On border issues, Van Taylor made a very important point: Border security, legal immigration, and illegal immigration are separate issues.  They should all be treated as such.  Trying to solve all three in a "comprehensive" manner is a recipe for disaster.  We've also learned from experience that those sorts of bills are impossible to pass.

Taylor is correct.  The way you solve complex problems is by breaking them into their component parts.  Then you solve the component parts.  Eventually, you end up solving the big, complex, problem.

On health care, Chip Roy finally moved beyond just "repealing Obamacare" to discuss how to actually fix health care.  Obviously, this is a point we've been hammering for months.  While Roy's full remarks deserve a blog post of their own, the short version is that he spoke in favor of reducing costs and price transparency.  Wright added that "we need a system where doctors and patients call the shots."

That being said, the person who was really impressive was Dan Crenshaw.  This was the first we'd ever heard him speak.  He is seriously sharp!  We were impressed with his answers to every single question.  Especially impressive was his discussion of the defense budget.  Crenshaw explained that the military doesn't actually want a lot of that spending.  It's nothing but corporate welfare for defense contractors.  That's not something you often hear from candidates who are veterans.

Bottom Line: The Texas grassroots did a very good job in Congressional races this cycle; it shows....

#atxcouncil, #TribFest 18: Casar admits he's a socialist

"Consider the work of God;
For who can make straight what He has made crooked?"
Ecclesiastes 7:13

It's not a surprise but, at least to this author's knowledge, it's the first time he's admitted it publicly.

This morning, at the Texas Tribune festival, Greg Casar called himself a "proud member" of the Democratic Socialists of America.

Casar's comment came in response to a question from Paul Workman during a panel discussion of the City of Austin's municipal "sick leave" entitlement.  Workman asked Casar, point blank, if he was a socialist.  Casar momentarily hemmed and hawed, before biting the bullet and giving the answer detailed above.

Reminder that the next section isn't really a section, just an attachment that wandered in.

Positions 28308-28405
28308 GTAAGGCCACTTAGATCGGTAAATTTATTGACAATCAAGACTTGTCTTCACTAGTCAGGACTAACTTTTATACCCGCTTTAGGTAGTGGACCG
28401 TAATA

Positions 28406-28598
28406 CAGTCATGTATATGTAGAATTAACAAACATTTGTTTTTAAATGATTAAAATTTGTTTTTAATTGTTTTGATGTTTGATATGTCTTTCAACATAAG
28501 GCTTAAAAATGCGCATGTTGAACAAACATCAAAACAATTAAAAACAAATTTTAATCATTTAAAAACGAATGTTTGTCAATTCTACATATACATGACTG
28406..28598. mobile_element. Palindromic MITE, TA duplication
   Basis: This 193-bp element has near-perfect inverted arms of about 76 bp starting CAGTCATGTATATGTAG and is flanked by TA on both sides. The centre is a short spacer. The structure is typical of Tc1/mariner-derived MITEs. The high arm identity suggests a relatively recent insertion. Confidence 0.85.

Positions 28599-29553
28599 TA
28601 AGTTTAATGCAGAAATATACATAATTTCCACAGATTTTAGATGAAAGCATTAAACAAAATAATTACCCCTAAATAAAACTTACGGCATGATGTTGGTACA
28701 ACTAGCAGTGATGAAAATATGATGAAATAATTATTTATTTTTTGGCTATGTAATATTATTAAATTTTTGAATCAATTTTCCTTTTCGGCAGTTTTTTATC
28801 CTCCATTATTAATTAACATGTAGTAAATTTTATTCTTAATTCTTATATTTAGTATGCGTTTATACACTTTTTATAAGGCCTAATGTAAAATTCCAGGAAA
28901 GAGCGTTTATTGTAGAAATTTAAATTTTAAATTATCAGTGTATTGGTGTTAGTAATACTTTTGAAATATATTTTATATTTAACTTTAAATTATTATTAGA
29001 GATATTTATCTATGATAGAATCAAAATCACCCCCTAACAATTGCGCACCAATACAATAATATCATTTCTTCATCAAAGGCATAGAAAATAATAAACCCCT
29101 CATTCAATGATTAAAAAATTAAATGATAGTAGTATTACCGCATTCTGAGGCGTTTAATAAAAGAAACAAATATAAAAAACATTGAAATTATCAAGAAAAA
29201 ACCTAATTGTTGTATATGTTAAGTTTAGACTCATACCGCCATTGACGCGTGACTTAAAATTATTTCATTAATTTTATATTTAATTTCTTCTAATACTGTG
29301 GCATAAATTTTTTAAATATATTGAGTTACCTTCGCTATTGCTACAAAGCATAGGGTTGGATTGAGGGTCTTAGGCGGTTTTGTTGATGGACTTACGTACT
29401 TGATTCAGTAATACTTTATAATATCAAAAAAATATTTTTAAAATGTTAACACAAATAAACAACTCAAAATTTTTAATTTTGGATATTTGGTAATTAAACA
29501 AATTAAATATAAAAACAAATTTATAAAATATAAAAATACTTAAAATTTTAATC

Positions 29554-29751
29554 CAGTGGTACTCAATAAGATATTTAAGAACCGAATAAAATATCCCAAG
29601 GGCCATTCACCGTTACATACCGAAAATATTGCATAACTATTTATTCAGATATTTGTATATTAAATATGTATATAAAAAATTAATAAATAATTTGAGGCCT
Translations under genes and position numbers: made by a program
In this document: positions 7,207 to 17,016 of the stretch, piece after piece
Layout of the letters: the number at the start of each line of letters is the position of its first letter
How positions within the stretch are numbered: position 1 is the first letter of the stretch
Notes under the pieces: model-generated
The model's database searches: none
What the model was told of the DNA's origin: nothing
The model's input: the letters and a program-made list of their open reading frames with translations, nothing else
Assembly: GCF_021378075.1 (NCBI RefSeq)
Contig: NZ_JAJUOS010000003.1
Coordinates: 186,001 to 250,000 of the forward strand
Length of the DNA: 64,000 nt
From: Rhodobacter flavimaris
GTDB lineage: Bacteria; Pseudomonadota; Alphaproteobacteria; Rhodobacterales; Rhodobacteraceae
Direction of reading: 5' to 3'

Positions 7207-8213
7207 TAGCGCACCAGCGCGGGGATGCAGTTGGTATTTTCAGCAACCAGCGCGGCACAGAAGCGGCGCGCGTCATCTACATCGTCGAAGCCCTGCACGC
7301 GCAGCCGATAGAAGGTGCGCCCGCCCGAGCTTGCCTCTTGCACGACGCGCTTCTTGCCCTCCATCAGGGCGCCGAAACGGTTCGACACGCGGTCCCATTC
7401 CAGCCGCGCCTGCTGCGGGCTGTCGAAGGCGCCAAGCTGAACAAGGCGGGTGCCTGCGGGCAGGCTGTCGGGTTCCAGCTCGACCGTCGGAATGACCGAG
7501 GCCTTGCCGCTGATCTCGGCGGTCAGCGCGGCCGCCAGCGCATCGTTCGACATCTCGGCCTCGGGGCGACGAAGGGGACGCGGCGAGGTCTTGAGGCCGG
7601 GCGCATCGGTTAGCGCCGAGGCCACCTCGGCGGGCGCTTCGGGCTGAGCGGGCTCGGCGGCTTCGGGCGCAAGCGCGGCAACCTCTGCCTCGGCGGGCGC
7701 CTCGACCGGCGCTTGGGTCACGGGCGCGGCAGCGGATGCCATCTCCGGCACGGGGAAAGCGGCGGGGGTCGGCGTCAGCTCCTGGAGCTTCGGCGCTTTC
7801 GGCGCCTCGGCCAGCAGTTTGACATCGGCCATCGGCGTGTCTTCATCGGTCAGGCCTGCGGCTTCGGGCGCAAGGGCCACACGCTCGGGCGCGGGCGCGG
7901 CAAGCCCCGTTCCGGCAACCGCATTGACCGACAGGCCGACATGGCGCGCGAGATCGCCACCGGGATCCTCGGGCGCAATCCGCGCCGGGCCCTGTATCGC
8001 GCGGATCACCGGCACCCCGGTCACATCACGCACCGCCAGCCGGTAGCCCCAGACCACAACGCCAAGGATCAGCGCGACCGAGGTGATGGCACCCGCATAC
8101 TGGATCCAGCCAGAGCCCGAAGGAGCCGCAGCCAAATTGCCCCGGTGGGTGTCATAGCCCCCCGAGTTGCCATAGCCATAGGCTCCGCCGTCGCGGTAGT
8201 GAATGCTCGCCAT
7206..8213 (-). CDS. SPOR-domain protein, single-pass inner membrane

Like we said: It's not like this is a surprise, but it is the first time (at least to our knowledge) he's admitted it publicly.

Otherwise, the panel was what you'd expect.  Rob Henneke of TPPF explained the difference between individual choice and government force.  Some form of sick leave probably is a good idea for many employers and many employees.  But "many" is not the same thing as all.  Government forcing what's good for many onto all is tyranny.  As Henneke said, "[I]t's not the roles of cities to regulate anything and everything."  Amen.

One comment stood out: Ann Beeson of the Center for Public Policy Priorities, a left-leaning Austin based think tank, said that the fact that many employers already offered this specific benefit meant that all employers should be forced into this policy.  Obviously, big businesses using the force of government to impose mandatory costs on its smaller competitors is called economic protectionism.  We don't know if Beeson's neglect of this point was due to ignorance or malice.  Neither is acceptible.